Given the age we live in though, it’s perhaps not surprising to hear that there are even companies that specialise in these ‘back to nature’ excursions, including the one we were with: Hunt, Gather, Cook. A kind of culinary paintball for angst-ridden Londoners.

Founded around seven years ago by a guy who left a chef’s job in the capital and who described himself as a ‘fire enthusiast’ (don’t we call them arsonists), it specialises in taking people into the wilderness where they can learn different animal slaughter techniques. Nice.

Bearded hipster.JPG

For a man who had to hide in the bushes with three quarter length trousers and no socks in virtually sub-zero temperatures, the ‘bearded hipster’ was a surprisingly cheerful chap!

Thankfully as a vegetarian, I was spared having to kill any innocent creatures to satiate any primal needs. Instead, the biggest challenge I faced was finding a ‘bearded hipster’ in a farmer’s field, see picture above, and making a fire so that he could have a much needed soya cappuccino. It’s all in day’s work!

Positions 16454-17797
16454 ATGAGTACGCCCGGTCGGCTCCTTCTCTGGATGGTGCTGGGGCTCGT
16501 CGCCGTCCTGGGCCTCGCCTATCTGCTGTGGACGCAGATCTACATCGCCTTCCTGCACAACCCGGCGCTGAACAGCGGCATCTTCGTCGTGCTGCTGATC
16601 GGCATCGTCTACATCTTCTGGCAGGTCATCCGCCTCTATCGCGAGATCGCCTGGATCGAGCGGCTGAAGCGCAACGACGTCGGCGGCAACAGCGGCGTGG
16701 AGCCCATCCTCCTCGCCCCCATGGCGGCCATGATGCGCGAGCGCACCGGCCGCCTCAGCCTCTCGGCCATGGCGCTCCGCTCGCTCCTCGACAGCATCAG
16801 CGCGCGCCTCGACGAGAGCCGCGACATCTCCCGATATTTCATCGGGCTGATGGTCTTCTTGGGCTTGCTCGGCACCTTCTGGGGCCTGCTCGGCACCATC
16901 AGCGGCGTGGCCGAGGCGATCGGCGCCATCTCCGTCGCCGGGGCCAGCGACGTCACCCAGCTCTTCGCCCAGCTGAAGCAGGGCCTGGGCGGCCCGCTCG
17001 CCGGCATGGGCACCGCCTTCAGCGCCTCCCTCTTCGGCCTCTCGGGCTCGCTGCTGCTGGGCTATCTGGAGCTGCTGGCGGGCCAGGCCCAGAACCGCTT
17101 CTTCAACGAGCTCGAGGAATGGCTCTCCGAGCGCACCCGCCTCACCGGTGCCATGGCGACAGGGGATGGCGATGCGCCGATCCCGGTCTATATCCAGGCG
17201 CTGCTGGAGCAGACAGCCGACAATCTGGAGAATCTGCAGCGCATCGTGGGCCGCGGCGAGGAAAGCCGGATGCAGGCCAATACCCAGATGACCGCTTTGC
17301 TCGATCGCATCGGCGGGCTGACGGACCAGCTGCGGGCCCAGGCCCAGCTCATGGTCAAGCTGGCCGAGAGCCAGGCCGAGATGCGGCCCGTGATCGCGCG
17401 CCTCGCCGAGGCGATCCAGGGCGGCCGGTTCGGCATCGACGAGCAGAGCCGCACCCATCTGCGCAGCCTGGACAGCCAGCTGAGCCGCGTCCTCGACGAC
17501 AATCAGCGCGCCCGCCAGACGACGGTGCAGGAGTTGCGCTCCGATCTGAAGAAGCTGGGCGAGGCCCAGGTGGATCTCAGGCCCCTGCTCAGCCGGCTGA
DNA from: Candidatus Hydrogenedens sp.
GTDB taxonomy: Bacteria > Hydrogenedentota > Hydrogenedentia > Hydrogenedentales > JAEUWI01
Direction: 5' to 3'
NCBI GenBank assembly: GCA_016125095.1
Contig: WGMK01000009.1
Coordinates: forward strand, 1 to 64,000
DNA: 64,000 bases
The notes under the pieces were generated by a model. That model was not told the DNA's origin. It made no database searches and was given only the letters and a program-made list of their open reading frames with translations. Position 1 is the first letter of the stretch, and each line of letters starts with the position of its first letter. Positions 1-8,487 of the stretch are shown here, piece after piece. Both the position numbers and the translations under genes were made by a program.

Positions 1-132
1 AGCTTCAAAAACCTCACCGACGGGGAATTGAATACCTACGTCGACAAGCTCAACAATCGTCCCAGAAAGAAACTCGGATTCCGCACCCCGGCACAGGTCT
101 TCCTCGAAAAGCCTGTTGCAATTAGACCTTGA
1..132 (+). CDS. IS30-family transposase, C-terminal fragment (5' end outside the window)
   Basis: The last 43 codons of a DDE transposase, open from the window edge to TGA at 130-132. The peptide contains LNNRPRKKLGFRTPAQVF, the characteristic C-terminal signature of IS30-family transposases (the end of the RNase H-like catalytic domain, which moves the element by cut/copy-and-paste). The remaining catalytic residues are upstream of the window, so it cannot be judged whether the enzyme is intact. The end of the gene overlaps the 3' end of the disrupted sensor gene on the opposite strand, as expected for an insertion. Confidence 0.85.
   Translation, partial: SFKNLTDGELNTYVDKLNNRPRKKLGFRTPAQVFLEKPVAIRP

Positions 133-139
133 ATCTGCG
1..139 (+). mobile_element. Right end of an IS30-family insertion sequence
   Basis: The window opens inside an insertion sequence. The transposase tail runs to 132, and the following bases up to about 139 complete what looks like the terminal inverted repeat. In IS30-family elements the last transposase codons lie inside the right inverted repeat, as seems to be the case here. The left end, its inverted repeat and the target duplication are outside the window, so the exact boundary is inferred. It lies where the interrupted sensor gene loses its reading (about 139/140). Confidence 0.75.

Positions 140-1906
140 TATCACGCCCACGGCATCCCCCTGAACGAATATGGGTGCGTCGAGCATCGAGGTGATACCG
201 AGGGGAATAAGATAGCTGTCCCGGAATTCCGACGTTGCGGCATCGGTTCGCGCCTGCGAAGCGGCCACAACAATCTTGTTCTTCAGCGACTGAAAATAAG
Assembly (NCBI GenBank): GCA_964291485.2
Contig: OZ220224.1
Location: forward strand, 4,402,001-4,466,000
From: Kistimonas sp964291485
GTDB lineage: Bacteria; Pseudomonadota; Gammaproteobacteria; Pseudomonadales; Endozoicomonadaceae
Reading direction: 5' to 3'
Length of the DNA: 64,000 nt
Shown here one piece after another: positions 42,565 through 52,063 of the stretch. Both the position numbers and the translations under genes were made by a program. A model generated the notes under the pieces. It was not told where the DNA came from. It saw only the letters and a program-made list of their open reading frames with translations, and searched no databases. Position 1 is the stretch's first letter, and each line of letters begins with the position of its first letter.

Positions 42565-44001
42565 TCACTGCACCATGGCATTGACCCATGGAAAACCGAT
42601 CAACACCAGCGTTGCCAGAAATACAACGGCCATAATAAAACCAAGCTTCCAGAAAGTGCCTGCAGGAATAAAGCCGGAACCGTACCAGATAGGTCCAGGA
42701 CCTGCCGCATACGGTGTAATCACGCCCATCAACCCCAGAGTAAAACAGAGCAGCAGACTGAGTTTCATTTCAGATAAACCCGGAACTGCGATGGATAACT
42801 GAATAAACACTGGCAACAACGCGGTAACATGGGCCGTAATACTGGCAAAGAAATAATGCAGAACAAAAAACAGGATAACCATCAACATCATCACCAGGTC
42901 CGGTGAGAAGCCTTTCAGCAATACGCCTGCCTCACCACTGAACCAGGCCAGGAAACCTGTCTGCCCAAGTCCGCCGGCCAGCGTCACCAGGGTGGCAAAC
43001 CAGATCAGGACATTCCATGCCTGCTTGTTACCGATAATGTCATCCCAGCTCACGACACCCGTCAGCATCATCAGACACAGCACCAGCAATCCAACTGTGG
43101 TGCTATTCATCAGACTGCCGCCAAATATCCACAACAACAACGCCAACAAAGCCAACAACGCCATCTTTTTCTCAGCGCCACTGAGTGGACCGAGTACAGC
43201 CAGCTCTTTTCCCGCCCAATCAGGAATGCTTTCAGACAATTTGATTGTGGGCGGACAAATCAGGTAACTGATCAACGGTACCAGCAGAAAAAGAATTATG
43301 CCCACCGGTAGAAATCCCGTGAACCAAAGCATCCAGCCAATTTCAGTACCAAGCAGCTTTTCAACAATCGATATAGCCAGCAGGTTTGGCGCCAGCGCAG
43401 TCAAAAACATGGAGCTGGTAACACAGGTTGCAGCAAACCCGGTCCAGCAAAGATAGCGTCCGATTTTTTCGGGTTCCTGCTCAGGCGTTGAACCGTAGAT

But the day wasn’t just spent larking around the countryside making fires and rescuing pretend, stranded hipsters. As well as genuinely taking the X-Trail off road – albeit on the nursery slopes compared to the black runs intended for more serious SUVs – I also interviewed a guy who is setting off in a modified Nissan Leaf on the 10,0000 mile Mongol Rally with only his wife for company. Now that’s a brave man.

You can read the story about the Mongol Rally here: http://www.techdigest.tv/2017/04/adventurer-chris-ramsey-to-undertake-10000-mile-mongol-rally-in-nissan-leaf-electric-car.html. Full YouTube video to follow.